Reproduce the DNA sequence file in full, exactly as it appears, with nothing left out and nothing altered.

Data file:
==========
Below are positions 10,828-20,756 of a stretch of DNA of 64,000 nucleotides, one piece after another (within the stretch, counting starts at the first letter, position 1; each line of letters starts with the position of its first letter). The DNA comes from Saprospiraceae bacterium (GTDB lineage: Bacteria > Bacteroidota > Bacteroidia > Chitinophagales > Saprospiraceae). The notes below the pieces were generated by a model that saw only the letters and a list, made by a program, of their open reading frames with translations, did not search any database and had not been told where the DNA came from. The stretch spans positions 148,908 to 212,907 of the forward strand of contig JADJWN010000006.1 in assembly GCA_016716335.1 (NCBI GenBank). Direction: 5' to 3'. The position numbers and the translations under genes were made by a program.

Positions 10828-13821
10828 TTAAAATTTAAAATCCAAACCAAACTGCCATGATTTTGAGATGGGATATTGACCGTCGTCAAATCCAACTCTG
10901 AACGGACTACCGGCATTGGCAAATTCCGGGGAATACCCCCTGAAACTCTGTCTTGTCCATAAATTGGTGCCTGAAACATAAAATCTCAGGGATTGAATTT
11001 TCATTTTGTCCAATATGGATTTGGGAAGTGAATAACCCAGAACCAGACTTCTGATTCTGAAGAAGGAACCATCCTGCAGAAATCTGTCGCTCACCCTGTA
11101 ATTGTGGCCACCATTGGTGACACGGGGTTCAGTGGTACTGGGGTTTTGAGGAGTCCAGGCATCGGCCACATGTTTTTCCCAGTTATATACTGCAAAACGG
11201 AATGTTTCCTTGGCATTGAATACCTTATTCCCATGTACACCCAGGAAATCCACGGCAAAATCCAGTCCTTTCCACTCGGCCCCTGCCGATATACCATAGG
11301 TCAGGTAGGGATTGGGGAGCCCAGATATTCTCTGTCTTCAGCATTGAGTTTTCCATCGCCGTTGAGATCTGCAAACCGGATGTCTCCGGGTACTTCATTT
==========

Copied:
Below are positions 10,828-20,756 of a stretch of DNA of 64,000 nucleotides, one piece after another (within the stretch, counting starts at the first letter, position 1; each line of letters starts with the position of its first letter). The DNA comes from Saprospiraceae bacterium (GTDB lineage: Bacteria > Bacteroidota > Bacteroidia > Chitinophagales > Saprospiraceae). The notes below the pieces were generated by a model that saw only the letters and a list, made by a program, of their open reading frames with translations, did not search any database and had not been told where the DNA came from. The stretch spans positions 148,908 to 212,907 of the forward strand of contig JADJWN010000006.1 in assembly GCA_016716335.1 (NCBI GenBank). Direction: 5' to 3'. The position numbers and the translations under genes were made by a program.

Positions 10828-13821
10828 TTAAAATTTAAAATCCAAACCAAACTGCCATGATTTTGAGATGGGATATTGACCGTCGTCAAATCCAACTCTG
10901 AACGGACTACCGGCATTGGCAAATTCCGGGGAATACCCCCTGAAACTCTGTCTTGTCCATAAATTGGTGCCTGAAACATAAAATCTCAGGGATTGAATTT
11001 TCATTTTGTCCAATATGGATTTGGGAAGTGAATAACCCAGAACCAGACTTCTGATTCTGAAGAAGGAACCATCCTGCAGAAATCTGTCGCTCACCCTGTA
11101 ATTGTGGCCACCATTGGTGACACGGGGTTCAGTGGTACTGGGGTTTTGAGGAGTCCAGGCATCGGCCACATGTTTTTCCCAGTTATATACTGCAAAACGG
11201 AATGTTTCCTTGGCATTGAATACCTTATTCCCATGTACACCCAGGAAATCCACGGCAAAATCCAGTCCTTTCCACTCGGCCCCTGCCGATATACCATAGG
11301 TCAGGTAGGGATTGGGGAGCCCAGATATTCTCTGTCTTCAGCATTGAGTTTTCCATCGCCGTTGAGATCTGCAAACCGGATGTCTCCGGGTACTTCATTT